As cultural acceptance of homosexuality and alternate gender identities becomes commonplace, a post-gender society is perhaps conceivable in our own lifetimes. However, since some combination of biological sex and sexual orientation are usually the determining factors for how humans represent their gender identity—gay, lesbian, heterosexual male or female, et cetera—it is borderline impossible for the human race to achieve the same level of uniformity. For the purposes of a science-fiction thought exercise, such a society operates surprisingly well and allows for a wealth of interpretations and ideas, even if they don’t apply to our own civilization. But as this conglomeration of different sex and orientation combinations gives rise to a plethora of gender identities even in contemporary humanity, the contrast which arises when our irreversibly gendered culture meets a simpler, altogether more alien one is curious to behold. When a representative of our own civilization encounters this alien society and attempts to acclimate himself to their way of life, he is labeled perverse as the Gethenians interpret his ever-present sex organs as evidence of his perpetually being in a state of kemmer, which in some respects I suppose humans are. This classifies what we perceive as traditional modes of sexuality and gender as “other,” a stark divergence from the institutionalized heteronormativity to which we humans have grown accustomed. Functioning as a stranger in a strange land, Genly Ai represents not only the entire human species in his missionary work for the Ekumen, but also as a representative to an entire subset of evolutionary biology which dictates that dimorphic sexual characteristics are the norm.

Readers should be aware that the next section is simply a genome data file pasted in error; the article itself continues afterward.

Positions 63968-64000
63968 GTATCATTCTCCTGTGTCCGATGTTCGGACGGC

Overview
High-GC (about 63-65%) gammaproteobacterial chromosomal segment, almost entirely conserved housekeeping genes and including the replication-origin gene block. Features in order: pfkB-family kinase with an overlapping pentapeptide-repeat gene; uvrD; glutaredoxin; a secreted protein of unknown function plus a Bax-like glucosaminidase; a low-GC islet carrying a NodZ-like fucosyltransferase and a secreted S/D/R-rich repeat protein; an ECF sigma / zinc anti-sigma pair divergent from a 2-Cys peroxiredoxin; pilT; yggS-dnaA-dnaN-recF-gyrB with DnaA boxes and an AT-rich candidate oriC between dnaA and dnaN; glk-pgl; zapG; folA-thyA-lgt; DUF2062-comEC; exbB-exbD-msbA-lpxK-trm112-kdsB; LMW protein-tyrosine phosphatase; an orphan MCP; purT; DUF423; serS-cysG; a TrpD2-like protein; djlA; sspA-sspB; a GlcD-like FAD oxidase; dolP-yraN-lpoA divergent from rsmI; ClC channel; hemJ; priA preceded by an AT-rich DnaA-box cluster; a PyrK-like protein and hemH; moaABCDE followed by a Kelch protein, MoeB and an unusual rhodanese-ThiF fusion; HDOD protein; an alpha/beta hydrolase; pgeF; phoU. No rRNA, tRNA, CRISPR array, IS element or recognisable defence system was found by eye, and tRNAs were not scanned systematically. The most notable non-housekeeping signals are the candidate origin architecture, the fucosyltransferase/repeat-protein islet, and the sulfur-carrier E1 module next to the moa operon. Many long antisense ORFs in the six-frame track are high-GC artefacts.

But how would such changes really operate within our own civilization, albeit a fictional version thousands of years in the future? Joe Haldeman’s novel, through time dilation related to Einstein’s theory of special relativity, introduces us to a future version of humanity wherein, for purposes of population control to stem scarcity-driven conflict on Earth, homosexuality has become the government-sanctioned norm. Obviously stripping homosexuality of any of its negative religious connotations or cultural taboos, society manages to stabilize gender identities into one of two categories: homosexual male and homosexual female. These biological sex assignments persist, but the tree of gender associations is simplified more than 100%. Despite what compulsory homosexuality might say about the author’s views about sexual orientation, the novel shows what our own civilization might look like when altered in the direction of the Gethenian pseudo-utopia without traveling all the way there, maintaining biological sex characteristics. Further into the novel, human culture evolves to the point where, first, homosexuality is not only the norm but the all-encompassing standard for every human person, and, later, to the point where a collective race called Man reproduces via cloning—becoming a species more akin to some kind of hive-mind bacteria in their asexual reproduction than modern-day humans—and heterosexual humans are relegated to colonized worlds where they can proceed in diversifying the gene pool for the rest of humankind.